There have been countless online articles and blog posts written about the incident, and the video clips have racked up millions of views on YouTube. Over twenty-five years later, the prevailing attitude reflected in the YouTube comments (and some of the internet think-pieces) seems to be one of "OMG this is so fucking creepy!" I don't disagree with that sentiment, but IMHO the first WGN clip featuring the random Max Headroom head bobbing around the screen with the background buzzing noise is 100% creepier than the second interruption. If the hackers had stuck with the first intrusion and then faded into the ether, I think I'd have been sufficiently freaked out for the rest of my life. But coming back two hours later and goofing off with a Pepsi can, complaining of hemorrhoids and getting spanked by a fly swatter sort of negates the creepy momentum they had going with that first appearance.

The other thing that strikes me about the news coverage of the signal intrusion is how sure everyone was that the "pirates" would be caught. The fact is, the hackers were never caught or identified, and that makes it even more intriguing. 

Amazingly, in 2010 a guy on reddit claimed to know the duo behind the hacking. He has no real proof, but he's got some amazing insights. If he is telling the truth about being peripherally involved in the hacking/phreaking community in Chicago at the time, I'm inclined to believe that the two brothers he talks about are the culprits, The most telling clue is his revelation that the brother with autism (the one in front of the camera) had a habit of saying "Oooooh," (instead of "um," for instance) during pauses in conversation, something that rubber mask Max Headroom does frequently throughout the broadcast.

I hope that they never fully uncover the real story behind the Headroom hack. In this day and age of internet hoaxes and blatantly scripted "reality" TV and beloved icons being outed as cheaters and sexual predators, it's kind of comforting to have this bit of mystery that's managed to survive the internet age. The MHBSI stands out as a whimsical, bizarre little puzzle that can be endlessly debated and analyzed, but never understood.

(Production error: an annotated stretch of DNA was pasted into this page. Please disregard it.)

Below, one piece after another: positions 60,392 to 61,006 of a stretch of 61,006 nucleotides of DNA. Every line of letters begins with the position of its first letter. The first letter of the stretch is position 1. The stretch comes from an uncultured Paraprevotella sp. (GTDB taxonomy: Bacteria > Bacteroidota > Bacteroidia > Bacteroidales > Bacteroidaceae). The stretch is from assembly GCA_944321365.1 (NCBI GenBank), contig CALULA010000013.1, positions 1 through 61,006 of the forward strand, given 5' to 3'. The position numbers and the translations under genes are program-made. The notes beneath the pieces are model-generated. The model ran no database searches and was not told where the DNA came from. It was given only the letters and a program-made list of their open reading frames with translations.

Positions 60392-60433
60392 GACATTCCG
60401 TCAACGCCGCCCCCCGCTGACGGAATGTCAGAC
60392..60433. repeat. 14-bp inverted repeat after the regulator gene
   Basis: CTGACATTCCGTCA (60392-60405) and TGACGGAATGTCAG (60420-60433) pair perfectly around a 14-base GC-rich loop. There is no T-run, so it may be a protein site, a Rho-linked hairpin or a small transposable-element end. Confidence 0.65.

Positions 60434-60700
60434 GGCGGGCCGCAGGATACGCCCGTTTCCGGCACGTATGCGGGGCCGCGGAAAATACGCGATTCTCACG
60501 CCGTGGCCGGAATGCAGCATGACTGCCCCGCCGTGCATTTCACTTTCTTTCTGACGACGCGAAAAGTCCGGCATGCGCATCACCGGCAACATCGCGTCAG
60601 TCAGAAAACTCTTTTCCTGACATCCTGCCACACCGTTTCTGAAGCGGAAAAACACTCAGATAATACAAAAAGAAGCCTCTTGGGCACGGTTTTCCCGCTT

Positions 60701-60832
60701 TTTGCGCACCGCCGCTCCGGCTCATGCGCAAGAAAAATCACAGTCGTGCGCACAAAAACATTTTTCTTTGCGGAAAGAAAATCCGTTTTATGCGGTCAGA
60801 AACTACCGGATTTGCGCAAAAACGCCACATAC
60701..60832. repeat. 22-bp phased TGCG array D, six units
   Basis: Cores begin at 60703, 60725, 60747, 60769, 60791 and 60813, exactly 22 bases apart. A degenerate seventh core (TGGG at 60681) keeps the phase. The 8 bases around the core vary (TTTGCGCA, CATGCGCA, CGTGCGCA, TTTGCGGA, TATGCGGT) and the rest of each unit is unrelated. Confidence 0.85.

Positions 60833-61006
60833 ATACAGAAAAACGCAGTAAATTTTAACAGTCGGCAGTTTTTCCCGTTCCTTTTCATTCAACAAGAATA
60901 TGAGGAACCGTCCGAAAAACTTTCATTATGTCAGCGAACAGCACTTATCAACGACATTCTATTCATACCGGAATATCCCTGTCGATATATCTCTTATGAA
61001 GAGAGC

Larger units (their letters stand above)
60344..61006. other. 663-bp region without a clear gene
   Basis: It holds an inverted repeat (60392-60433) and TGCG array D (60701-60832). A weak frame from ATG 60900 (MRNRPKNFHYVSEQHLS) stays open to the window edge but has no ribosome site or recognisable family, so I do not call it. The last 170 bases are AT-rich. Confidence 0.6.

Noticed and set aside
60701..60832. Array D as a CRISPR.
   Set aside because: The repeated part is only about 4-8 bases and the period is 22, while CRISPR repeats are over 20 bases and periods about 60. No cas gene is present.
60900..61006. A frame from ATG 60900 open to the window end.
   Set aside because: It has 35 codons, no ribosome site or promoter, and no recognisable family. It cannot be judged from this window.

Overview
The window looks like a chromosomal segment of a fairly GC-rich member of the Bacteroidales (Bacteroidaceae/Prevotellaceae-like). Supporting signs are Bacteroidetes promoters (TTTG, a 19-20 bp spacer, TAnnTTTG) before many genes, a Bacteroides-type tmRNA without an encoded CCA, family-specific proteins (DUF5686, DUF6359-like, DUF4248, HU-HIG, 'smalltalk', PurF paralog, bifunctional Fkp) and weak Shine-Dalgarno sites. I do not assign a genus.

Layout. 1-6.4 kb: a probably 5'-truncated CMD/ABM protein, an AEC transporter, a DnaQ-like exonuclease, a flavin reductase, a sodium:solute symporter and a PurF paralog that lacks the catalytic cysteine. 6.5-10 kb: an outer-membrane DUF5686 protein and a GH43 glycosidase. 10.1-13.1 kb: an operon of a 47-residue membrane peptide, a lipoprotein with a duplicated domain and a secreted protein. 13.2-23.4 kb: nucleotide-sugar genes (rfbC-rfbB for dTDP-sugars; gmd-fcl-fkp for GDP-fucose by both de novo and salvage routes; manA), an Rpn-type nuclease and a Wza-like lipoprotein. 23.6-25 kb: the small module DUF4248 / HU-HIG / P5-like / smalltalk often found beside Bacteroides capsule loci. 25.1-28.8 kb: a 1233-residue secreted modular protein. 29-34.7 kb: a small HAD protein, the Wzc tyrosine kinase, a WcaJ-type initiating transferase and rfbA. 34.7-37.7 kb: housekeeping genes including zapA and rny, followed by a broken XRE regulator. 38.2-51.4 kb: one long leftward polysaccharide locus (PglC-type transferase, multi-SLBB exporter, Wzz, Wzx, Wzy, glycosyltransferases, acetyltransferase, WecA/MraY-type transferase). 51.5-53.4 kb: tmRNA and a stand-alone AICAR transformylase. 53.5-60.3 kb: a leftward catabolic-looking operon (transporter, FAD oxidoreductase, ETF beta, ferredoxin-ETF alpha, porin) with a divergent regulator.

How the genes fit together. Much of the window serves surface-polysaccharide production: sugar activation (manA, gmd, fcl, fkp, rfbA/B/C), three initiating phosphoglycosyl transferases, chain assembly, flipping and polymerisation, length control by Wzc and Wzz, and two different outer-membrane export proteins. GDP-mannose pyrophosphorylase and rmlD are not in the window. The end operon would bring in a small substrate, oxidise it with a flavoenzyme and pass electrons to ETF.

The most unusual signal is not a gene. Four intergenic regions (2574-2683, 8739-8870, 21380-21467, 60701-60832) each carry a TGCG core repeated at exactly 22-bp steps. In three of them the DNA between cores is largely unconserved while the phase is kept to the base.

And I kinda dig that.


Wednesday, March 04, 2015


So then there's this little bit of 1960's weirdness, a religious cartoon that they used to toss in among secular cartoons when I was a kid. The five-minute animated shorts centered around the adventures of a little white blob called "Jot." He'd do something evil like break a toy or not wash his hands before Sunday school and then some off-screen authority figure would make him answer for his sins and wrap it all up with a Bible verse at the end. There was also--weirdly enough--some very flower child psychedelia thrown in with his escapades, like in this short where he lies to his mother about stealing a cupcake and then has some sort of trippy freakout when his conscience gets the best of him. 

Due to his meltdown, Jot never gets around to eating the cupcake. Personally, I think it would have awesome if they had the little guy eat the cupcake and then start tripping balls. That would send a fun message: "Kids, don't steal sweets from authority figures because they'll put hallucinogens in the ingredients to catch you out, you thieving little bastards."

I'm pretty sure I hated Jot, probably because I resented having preachy morality lessons crammed in between secular weekday cartoons. It would have been one thing if they'd confined it to the Christian channel, but having to endure creepy religious crap when you just wanted to watch Caspar the Friendly Ghost really sucked.   

My most significant Jot-related memory was playing ping-pong with my friend Heather, age 8 or 9, in the basement of my neighbor's house (our elderly neighbors across the street regularly invited us kids in for snacks and games; if I remember correctly their grandchildren lived out of town, so us neighborhood urchins were sort of their grandkid surrogates). Heather and I would take turns slamming the ping pong ball across the table as hard as we could, pretending it was Jot the Biblical dot-goblin.

Well, what do you want? We didn't have violent video games back then. We had to use our imaginations. 

I'd still probably wear this t-shirt, though. For kitsch value.